"Fahrenheit 451" fue la única película en inglés y la única película de ciencia ficción dirigida por Truffaut. Esta adaptación de la novela de Ray Bradbury nos muestra cómo en un futuro cercano los libros serán prohibidos y quemados por los bomberos. Montag (Oskar Werner) es uno de esos bomberos que duda de su oficio y Julie Christie interpreta tanto a su ligera esposa Linda como a la rebelde Clarisse. Lo doloroso de esta película es que actualmente ya no se necesitan quemar los libros para que la gente no los lea.
January 9, 2015
To learn how to find, one must first learn how to hide.
December 28, 2014
Not Truffaut's best work, but that does not stop it from raising the actual point. Films are not just for artistic worshiping, but how artistically they serve the social cause, explore the human attributes through multiple fictional creative work.
November 22, 2014
By far one of the most (unintentionally?) hilarious sci-fi's I have ever seen in my life, ever.
Where do I begin? The awkward dialogue, the shots the just linger waay too long to the point of absurdity, scenes filmed in reverse and played in both ways, random slow motion, the strange cuts and transitions, precisely two random acts of screen-blacking to force attention, the spaced-out characters, hiding books in a toaster, that TV programme that so creepily stops to ask the viewer how to procceed, the dude's wifes amorous "Haaaa~" bit, flying policemen, and the firemans pole that goes UP somehow as well as down, also that same pole seems to reject the protagonist going up later in the film, as if it has a concious understanding of his recent activities while the rest of the force is oblivious (they should just have these poles everywhere, test people on it and then they would know who's been reading books or not). Also, later, he can't even slide down the pole, I guess it would just stop physics and he would just float there, so instead he opts for the stairs.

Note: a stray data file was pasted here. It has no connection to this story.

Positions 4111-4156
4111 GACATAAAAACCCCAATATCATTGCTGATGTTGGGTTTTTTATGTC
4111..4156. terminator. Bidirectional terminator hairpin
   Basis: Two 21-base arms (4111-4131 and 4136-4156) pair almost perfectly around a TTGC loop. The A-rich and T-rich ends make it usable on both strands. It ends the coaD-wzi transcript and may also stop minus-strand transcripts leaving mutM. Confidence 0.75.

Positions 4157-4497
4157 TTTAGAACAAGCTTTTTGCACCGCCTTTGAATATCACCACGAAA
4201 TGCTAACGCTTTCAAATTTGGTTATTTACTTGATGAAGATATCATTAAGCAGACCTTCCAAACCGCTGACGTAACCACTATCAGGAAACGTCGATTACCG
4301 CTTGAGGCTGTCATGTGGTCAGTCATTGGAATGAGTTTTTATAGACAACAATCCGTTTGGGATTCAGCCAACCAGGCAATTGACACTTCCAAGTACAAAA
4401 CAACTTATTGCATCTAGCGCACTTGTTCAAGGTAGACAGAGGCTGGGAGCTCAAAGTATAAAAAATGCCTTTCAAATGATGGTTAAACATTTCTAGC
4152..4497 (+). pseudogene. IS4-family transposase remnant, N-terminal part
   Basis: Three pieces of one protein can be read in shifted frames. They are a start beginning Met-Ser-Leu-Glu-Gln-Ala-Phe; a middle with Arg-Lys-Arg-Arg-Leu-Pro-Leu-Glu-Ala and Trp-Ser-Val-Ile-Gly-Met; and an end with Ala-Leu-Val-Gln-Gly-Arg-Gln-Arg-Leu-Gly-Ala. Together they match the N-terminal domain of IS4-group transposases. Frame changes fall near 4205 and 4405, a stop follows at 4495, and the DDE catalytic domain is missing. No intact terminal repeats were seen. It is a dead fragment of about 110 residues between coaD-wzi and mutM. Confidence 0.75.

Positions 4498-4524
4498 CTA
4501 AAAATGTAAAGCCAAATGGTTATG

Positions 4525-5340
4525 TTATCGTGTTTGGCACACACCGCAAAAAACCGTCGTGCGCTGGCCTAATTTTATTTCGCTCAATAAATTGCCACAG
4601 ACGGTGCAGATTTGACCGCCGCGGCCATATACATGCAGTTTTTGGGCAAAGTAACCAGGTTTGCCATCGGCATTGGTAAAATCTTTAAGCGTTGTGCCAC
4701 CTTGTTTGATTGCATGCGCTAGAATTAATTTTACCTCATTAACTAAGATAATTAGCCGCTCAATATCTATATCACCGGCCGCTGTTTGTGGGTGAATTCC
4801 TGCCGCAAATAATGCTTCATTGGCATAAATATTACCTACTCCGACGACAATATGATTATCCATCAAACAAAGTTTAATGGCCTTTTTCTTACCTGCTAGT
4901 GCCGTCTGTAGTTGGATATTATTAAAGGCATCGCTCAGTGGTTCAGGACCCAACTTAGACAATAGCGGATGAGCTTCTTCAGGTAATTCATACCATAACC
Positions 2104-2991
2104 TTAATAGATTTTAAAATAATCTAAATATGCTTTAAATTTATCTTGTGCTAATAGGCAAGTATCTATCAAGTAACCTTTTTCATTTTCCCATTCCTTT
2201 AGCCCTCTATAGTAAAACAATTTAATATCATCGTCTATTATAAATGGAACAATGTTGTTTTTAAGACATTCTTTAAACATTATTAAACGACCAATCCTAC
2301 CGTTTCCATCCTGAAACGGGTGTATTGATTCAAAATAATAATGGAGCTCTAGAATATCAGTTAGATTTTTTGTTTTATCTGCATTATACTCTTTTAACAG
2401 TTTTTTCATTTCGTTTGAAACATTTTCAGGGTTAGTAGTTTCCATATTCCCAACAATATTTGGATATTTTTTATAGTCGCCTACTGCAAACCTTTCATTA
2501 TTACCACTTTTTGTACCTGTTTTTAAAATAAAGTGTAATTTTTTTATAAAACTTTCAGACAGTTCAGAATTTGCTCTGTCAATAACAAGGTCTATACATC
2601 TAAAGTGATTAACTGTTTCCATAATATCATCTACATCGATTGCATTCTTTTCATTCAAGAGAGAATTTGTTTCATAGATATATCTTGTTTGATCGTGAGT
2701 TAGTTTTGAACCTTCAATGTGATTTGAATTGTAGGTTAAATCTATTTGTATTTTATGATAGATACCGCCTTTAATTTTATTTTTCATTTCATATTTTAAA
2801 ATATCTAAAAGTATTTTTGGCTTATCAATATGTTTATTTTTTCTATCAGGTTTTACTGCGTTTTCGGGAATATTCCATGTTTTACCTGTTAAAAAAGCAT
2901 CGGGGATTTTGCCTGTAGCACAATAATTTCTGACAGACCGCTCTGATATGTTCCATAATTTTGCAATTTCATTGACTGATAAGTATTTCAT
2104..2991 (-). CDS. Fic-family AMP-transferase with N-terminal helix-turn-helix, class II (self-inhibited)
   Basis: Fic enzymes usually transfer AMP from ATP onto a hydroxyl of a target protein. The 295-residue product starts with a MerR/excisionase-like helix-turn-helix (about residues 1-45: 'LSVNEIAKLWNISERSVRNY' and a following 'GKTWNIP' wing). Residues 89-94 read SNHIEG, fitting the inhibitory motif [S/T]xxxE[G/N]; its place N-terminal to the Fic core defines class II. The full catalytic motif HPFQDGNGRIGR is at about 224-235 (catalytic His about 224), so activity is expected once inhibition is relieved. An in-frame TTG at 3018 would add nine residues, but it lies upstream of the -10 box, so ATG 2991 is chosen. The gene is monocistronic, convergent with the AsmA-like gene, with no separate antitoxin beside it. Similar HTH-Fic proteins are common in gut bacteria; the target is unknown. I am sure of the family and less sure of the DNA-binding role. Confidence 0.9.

On top of all this hilarity, there is an interesting allegorical concept .

4/5 Would laugh again.
November 12, 2014
4.0 out of 5 stars Montag, Montag, 12 Nov 2014
By The Outsider "Muso" (London) - See all my reviews
This review is from: Fahrenheit 451 [DVD] [1966] (DVD)
The film version of Ray Bradbury's classic sci-fi is nearly as good as the book, thanks to Francois Truffaut and a host of helpers. The look of the film is a blend of Truffaut and Nic Roeg (who shot it), the sound track by the incomparable Bernard Hermann, and a beautiful, true to the novel (mainly) script.

The odd thing - which results in a star removed - is moving the setting out of the USA into a Europe that doesn't exist. This is a clear McCarthy era paranoia tale, and without this, the film seems even weirder. Casting the German Oskar Werner is just plain bizarre. He is blank, speaks with a thick German accent while everyone else is RADA English, don't you know chaps. Montag is pretty hard to fathom as a character, but multiply this times ten in this version. I do love Julie Christies dual role as Montag's wife (now called Linda, not Mildred, for some strange reason) and his literate future girlfriend Clarisse.

All that said, this film is still a treat and a unique one at that. You will never see another one like it - it is like a film made by aliens
August 24, 2014
This film takes the social commentary and intriguing premise from the novel and gets rid of the boring characters that were found in the book, making for an adaptation that is much better than the source material.
August 22, 2014
An intriguing story most notably for its metaphysical ending which is open to interpretation. I am sure the novel could only be better, but the film itself is flamboyant with the presence of Oskar Werner.